This digital nomad moved from the US to Bangkok and lives on $8,000 a month

Jesse Schoberg began planning his escape from Elkhorn, Wisconsin, where he was born and raised, when he was a teenager. “It’s your typical Midwestern small town: small, quiet, not too adventurous,” he told CNBC Make It. “I always knew I wanted to get out and explore the world.”

The 41-year-old entrepreneur has lived abroad for 14 years, dividing his time between more than 40 countries – and he has no plans to return to the United States anytime soon.

Schoberg ditched the traditional path of attending college and getting a 9-to-5 job, choosing instead to move to Madison at age 19, honing his coding skills and helping companies design and build. develop their website.

By the time he turned 27, however, Schoberg began to feel restless. He decided to move to a new city and searched for apartments in Austin and Denver, but his mind kept drifting to Panama City, the capital of Panama, where he had “one of the best vacations of his life. “, he recalls.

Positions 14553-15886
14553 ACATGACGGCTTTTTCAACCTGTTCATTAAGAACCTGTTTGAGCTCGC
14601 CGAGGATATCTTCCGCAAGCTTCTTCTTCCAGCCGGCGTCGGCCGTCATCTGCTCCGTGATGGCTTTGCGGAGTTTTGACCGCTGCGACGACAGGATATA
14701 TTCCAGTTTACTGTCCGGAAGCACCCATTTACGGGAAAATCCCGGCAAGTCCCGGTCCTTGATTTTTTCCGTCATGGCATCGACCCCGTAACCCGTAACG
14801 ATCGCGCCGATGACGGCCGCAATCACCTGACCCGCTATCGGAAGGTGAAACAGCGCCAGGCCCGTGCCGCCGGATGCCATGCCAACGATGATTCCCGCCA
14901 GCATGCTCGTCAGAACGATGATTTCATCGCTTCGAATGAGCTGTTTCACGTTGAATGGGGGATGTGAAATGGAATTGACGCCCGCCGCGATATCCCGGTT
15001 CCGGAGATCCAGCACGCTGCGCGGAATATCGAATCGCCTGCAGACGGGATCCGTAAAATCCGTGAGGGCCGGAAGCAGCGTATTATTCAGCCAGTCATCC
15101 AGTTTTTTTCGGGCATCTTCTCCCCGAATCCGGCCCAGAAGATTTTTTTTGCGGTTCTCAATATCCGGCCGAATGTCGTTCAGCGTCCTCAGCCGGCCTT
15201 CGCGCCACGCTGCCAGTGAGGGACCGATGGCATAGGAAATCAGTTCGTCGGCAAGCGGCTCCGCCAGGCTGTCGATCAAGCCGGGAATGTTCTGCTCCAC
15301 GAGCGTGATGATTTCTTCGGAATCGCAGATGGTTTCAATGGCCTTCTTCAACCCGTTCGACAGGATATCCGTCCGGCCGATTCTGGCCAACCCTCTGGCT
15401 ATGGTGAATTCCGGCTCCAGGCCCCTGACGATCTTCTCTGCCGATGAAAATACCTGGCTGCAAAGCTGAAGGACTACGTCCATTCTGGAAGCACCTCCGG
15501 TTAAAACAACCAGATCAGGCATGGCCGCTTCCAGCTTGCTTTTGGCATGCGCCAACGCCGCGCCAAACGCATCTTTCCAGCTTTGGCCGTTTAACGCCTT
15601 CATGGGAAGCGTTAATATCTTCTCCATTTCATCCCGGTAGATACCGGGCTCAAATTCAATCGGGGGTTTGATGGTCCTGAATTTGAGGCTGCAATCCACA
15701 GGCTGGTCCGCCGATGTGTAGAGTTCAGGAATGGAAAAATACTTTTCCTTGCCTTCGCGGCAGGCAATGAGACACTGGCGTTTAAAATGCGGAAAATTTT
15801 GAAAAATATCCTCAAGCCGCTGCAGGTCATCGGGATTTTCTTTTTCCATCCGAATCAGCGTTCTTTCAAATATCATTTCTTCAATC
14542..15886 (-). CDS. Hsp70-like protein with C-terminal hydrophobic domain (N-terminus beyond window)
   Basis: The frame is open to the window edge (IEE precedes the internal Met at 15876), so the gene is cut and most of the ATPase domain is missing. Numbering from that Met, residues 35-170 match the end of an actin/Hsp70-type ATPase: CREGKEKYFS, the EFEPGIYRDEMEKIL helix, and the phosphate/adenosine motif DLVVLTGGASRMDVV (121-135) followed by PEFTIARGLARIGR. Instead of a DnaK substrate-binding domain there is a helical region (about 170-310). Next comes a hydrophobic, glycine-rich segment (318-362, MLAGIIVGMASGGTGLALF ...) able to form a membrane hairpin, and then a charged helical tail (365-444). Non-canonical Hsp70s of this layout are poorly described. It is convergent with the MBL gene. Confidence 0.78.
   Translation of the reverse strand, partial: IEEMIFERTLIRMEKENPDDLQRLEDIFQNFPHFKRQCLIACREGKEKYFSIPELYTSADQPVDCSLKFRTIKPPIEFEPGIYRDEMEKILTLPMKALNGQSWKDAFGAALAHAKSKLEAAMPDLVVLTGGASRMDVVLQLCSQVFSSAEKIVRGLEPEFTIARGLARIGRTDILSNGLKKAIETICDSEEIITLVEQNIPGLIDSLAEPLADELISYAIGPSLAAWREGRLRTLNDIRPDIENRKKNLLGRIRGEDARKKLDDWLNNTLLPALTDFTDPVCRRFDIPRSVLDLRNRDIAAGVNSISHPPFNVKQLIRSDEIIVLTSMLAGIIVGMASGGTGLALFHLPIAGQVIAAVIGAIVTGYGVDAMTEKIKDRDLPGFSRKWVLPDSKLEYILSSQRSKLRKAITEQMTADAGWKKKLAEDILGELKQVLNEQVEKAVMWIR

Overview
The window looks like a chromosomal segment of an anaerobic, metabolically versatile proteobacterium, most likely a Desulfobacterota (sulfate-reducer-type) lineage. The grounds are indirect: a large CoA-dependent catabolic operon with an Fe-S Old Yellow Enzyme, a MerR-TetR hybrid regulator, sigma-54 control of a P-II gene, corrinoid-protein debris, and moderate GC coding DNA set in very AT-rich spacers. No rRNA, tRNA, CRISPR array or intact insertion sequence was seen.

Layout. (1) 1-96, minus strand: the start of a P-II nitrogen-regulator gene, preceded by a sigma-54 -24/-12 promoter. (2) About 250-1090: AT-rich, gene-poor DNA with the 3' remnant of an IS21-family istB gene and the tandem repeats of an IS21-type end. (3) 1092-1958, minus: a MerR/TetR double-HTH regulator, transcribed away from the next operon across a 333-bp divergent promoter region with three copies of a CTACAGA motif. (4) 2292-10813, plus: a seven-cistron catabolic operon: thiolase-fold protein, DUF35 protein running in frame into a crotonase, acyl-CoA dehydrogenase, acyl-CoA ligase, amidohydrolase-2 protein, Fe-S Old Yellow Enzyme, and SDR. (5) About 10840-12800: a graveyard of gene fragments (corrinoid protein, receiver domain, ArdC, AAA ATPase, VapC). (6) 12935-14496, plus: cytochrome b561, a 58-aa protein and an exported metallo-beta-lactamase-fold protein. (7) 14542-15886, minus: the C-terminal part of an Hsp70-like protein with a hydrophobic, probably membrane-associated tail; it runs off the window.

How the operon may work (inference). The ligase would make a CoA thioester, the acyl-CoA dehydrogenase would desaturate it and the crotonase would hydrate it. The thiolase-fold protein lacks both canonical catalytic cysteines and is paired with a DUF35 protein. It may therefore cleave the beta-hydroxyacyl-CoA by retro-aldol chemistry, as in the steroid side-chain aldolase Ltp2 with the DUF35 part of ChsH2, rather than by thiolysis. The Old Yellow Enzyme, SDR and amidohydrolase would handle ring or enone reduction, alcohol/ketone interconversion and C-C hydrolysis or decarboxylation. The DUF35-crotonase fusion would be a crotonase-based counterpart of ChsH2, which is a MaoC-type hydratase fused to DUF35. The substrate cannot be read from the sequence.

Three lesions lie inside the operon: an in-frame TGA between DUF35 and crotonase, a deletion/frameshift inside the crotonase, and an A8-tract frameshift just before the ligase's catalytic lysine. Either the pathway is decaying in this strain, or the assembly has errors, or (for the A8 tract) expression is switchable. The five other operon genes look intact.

He moved to Panama City in 2008 and lived there for six years before packing his bags to travel the world full-time as a digital nomad, a movement he discovered and inspired while on a working retreat in Curacao.

Between his travels, Schoberg now lives in Bangkok. He moved to Thailand in December 2021 and shares a one-bedroom apartment with his fiancée, Janine.

“The quality of life in Thailand compared to the United States, is much better for 90% of things and more without stress,” he says. “It’s also much easier to afford a luxurious lifestyle.”

Become a digital nomad

Schoberg has built a tremendous career as an entrepreneur and web developer, earning a six-figure salary every year — but his success didn’t happen overnight.

When he first moved to Panama, Schoberg brought with him the web design and development company he started in the United States – and its list of clients.